The great debate of the modern office: productivity vs. community building
Employees and execs are navigating what the real purpose of the office is.
A workplace can be many things. It can be a place for teams to collaborate and accomplish tasks. It can be a place to focus on individual projects. It can be a place to celebrate the milestones of coworkers. Overall, the workplace is a place to come together and get work done.
But are employees and executives aligned on the primary purpose of the workplace?
In our latest At Work report, we surveyed 1,000 employees and 250 executives in the United States to find out how they really feel about the workplace. Here’s what we uncovered:
Executives are split on the workplace’s main purpose
We asked executives and employees what the most important result of working in an office is: productivity or building relationships with coworkers. Our data revealed that a majority of employees (67%) say productivity is more important than relationship building. Only 33% of employees said relationship building was the primary result of working in an office.
For executives, the story is more complex. Executives want employees back in the office. But do they want them back so they can accomplish more in the office? Or do they want to cultivate community and relationship-building onsite?
But do they want them back for productivity or community building? Our data found that just over half of executives (56%) say productivity is the most important outcome of working in an office. While 44% of executives say building relationships is more important.
With an almost 50/50 split, it’s not always clear what the intention of return-to-office is for company leaders. And this mixed messaging can make it difficult for employees to develop trust with executives. Plus, depending on gender, age, or position, executive’s preferences can change even more. Let’s take a look at a nuanced data we found in our report.
Senior executives care more about building relationships
The more senior you are in your role, the more likely your sights are set on driving strategic business outcomes and delegating tasks. That’s why we weren’t surprised to find that executives who were at the C-suite level (49%) were more likely than those at the director level (34%*) to see the office as a place for building relationships with coworkers.
We saw a similar trend when it came to tenure. We found that 52% of execs who have been at their company for 10+ years saw the office as a place to build relationships, while only 41% of execs who had been at the company for less than 10 years said the same.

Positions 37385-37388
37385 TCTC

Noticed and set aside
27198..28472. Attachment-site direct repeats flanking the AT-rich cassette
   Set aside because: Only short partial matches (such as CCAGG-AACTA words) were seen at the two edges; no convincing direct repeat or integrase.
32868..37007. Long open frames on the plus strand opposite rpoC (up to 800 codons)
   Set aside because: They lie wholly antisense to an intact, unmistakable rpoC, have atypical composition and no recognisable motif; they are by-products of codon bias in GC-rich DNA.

Those higher in their positions and those with a longer tenure at a company value building relationships with their colleagues more than getting individual tasks done. They’re more focused on building strategic connections and empowering others to do the day-to-day detailed work.
Relationship-building is more important to men than women
When it comes to the workplace, men and women have differing viewpoints. In our report, we found out that female executives were less likely to express proximity bias than men. They were also more likely to view traditional office stigmas as negative behavior than men were. So how do male and female execs differ when it comes to productivity and relationship-building?
48% of male executives see the workplace as a place for productivity while only 33%* of female executives view it the same way. However, when we asked male and female executives what their primary motivation for socializing with coworkers was, the responses told a deeper story.
74%* of female executives say their primary motivation for socializing with coworkers in the office is to build stronger work relationships and do better work. Only 61% of male executives voted the same way. In fact, male executives spread their responses across several different reasons for wanting to socialize.
So although female executives might view the office less as a place for relationship-building, the relationships that they do build might be more intentional in the role they play in the workplace.
*Small base size: findings are directional. Small base sizes indicate that a percentage was derived from a sample size of less than 100 respondents. As such, this percentage is subject to increased variance. Due to the small sample size of respondents, the data is not statistically significant enough for us to draw a firm conclusion. However, we have enough data to know that our hypothesis is moving in the right direction.
Executives and employees aren’t totally aligned on the purpose of the workplace. While employees maintain productivity to be the most important outcome of working in an office, executives’ responses tell a much more complex story.
Regardless of whether productivity or relationship-building reigns supreme, the workplace is the home for both. A workplace can be where employees come to get their weekly work done. But it can also be where they come in to collaborate and socialize with their colleagues. As a workplace manager, it’s important to create spaces for both of these preferences to thrive.
Want to learn more about the differing viewpoints between executives and employees?
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